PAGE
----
Floyd Mayweather, David Haye, and the Big Business of Empty Words

Jesse LewisContributor IIIFebruary 17, 2011

Mayweather demonstrating his verbal prowess.
Mayweather demonstrating his verbal prowess.Ethan Miller/Getty Images

Trash talk has long been a key part of boxing. Be it mind games or a way of adding additional hype to an event there have been few large fights which did not involve heated words as a part of the buildup.

There are numerous moments from Muhammad Ali’s poems to Mike Tyson’s near flow of consciousness rants where the words a fighter has spoken have become as important to their place in history as in ring accomplishments.

However, a new trend has appeared in boxing; trash talk to build up a fight only without the fight ever taking place. A generation of fighters have discovered that threats and braggadocio can earn a boxer as much money as a marquee victory, but the fault of this new trend does not necessarily fall on the heads of the fighters.

As previously stated, trash talk is nothing new to the sport of boxing.

In the late 1800’s John L. Sullivan would proudly proclaim his ability to whip anybody in the room. As time went on media became more visceral as it moved from print to radio and finally to television.

Subsequently quotes and their delivery became increasingly key to the sport’s and the athlete’s fortunes. Words helped lead to success both in the ring and in the bank accounts of numerous fighters.

As part of a strategy words have been used to get into an opponent’s head.

Cassius Clay, later to become Muhammad Ali, convinced Sonny Liston that he was a raving lunatic prior to one of the largest upsets in history. Roberto Duran taunted Ray Leonard into standing toe to toe in a stunning victory only to be later humiliated with words and taunts into an equally stunning loss.

Furthermore, Mike Tyson’s snarlingly aggressive demeanor froze a previously talented and brave Michael Spinks. Even the traditionally low-key Lennox Lewis used a casual and dismissive attitude helping convince the heretofore aggressive David Tua into believing he had little or no chance of getting past the rangy Brit’s defense.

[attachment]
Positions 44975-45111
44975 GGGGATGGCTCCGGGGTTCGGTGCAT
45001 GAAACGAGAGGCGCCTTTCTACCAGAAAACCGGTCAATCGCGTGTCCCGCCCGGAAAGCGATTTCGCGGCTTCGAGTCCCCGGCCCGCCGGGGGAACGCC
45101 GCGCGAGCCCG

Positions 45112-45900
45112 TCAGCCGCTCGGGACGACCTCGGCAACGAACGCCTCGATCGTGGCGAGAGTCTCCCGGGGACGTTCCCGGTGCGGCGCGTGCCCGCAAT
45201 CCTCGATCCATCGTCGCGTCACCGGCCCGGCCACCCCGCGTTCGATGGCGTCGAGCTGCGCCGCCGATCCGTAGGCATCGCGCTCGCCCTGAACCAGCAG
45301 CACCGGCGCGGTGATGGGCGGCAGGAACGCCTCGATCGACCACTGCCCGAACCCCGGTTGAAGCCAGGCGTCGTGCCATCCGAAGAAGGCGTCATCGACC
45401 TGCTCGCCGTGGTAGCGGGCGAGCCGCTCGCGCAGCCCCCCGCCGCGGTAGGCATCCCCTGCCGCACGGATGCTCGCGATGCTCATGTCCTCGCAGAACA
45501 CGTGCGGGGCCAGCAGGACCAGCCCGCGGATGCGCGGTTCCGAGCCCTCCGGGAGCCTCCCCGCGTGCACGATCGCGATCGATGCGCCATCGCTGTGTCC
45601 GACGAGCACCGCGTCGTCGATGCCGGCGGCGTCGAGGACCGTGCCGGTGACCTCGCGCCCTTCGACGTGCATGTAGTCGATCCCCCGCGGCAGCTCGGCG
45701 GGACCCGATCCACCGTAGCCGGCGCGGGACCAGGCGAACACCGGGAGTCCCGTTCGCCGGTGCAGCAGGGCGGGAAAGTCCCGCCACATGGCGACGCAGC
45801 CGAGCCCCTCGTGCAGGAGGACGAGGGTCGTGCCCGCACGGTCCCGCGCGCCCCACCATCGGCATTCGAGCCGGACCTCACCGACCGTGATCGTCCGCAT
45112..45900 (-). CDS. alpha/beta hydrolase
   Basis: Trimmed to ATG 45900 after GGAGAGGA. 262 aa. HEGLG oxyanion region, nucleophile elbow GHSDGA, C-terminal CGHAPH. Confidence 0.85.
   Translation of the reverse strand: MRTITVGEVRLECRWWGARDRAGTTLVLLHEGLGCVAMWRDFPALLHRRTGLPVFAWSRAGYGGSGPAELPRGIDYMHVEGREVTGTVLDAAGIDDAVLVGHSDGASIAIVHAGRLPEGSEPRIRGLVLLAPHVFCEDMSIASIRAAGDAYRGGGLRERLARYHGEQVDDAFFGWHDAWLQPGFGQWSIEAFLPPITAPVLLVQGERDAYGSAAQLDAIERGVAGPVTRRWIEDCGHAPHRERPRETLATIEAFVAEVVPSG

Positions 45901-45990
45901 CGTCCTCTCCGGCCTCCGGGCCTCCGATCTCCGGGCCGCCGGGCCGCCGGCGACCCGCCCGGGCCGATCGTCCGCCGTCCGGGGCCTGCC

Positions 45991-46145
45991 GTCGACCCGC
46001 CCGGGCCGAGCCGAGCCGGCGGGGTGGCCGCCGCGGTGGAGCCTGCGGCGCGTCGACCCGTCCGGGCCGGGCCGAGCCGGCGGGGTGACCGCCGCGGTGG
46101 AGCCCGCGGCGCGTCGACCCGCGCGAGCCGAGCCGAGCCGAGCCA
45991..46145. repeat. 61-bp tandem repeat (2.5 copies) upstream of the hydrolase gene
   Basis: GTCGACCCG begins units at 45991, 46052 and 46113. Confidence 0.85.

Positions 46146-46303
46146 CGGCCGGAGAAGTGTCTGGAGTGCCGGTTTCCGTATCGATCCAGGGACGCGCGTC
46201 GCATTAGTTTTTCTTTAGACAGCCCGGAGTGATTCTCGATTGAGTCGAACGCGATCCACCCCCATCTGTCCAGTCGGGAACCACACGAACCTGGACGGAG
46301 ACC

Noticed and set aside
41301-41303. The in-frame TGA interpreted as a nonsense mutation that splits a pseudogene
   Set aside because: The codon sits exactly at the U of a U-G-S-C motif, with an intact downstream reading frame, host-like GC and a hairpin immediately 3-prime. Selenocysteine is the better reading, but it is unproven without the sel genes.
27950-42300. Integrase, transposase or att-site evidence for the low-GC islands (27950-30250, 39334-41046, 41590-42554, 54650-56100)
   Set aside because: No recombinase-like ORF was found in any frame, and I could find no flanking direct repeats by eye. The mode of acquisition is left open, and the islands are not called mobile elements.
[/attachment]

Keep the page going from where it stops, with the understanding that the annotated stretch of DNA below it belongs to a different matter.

Trash talk has often been used to build up financial interest in a fight. Ricardo Mayorga is long past his prime yet he has used over the top speech to obtain large pay-days against Shane Mosley, Felix Trinidad, Oscar de la Hoya, and, in the near future, Miguel Cotto.

Jack Johnson in the early 1900’s would use eloquent words to insult opponents and subsequently drive white sporting fans into a frenzy, causing many to give up their hard-earned cash in hopes of seeing Johnson lose. 

Even fights that would already have been huge events were made bigger such as when the news media focused more on Mike Tyson’s threat to eat Lennox Lewis’ children than they did the skill-set of either combatant.

Presently the two most prominent trash talkers are Floyd Mayweather Jr. and David Haye. Both men have used verbal talents to great extent when eviscerating their top challengers.

The problem is that unlike in the previously mentioned examples, neither Mayweather nor Haye have any intent of fighting their top challengers.

Mayweather used the hype surrounding his comments on Manny Pacquiao to have his name mentioned on numerous non-boxing focused sporting shows. This was not done to promote a fight against Pacquiao, but rather to promote a fight against Juan Manuel Marquez.

More appalling has been David Haye’s verbal assaults to the Klitschko brothers, Waldimir and Vitali. Haye’s taunts have included wearing a shirt depicting him holding the severed heads of both brothers, mocking their skills, and announcing how soundly he would defeat them.

Yet through three sets of contract discussions, Haye has only shown a passing interest in actually fighting either Klitschko. Still, for both Mayweather and Haye the trash talk has paid off by receiving constant media coverage, resulting in much exposure and increased revenue.

Mayweather has become as much a household name for his racist online rants about Pacquiao as he has for his impressive technique, possibly more so. Mayweather has leveraged his fair share of trash talk against opponents such as Arturo Gatti and Shane Mosley, but his most vicious words have been held for the men he did not fight—Miguel Cotto, Antonio Margarito, and Manny Pacquiao.

Haye is one of only a few heavyweight boxers currently active to receive any American media attention and this was accomplished without a marquee heavyweight victory to his credit. And the irony of the fact that this article is denigrating this behavior while simultaneously catering to it is not lost.

Neither Mayweather nor Haye is truly at fault for taking advantage of earning cash for talking instead of fighting. Boxing is a sport where paychecks are often earned through concussions, and if millions and millions of dollars can be earned for "dissing" one boxer and fighting another it is hardly surprising that they prefer to talk.

The fault truly lies with the fans that have far too long been willing to grease only the squeaky wheel. Tomasz Adamek has beaten the same number of top-10 opponents as David Haye and is scheduled to actually fight one of the Klitschko brothers in 2011—yet he receives very interest from fans.

Showtime’s Super Six Tournament has pitted the absolute best super middleweights against one another but has difficulties selling out venues in America.

So, until boxing fans decide that winning fights and beating top contenders has more value than talking trash, the fighters will have no incentive to take on larger challenges.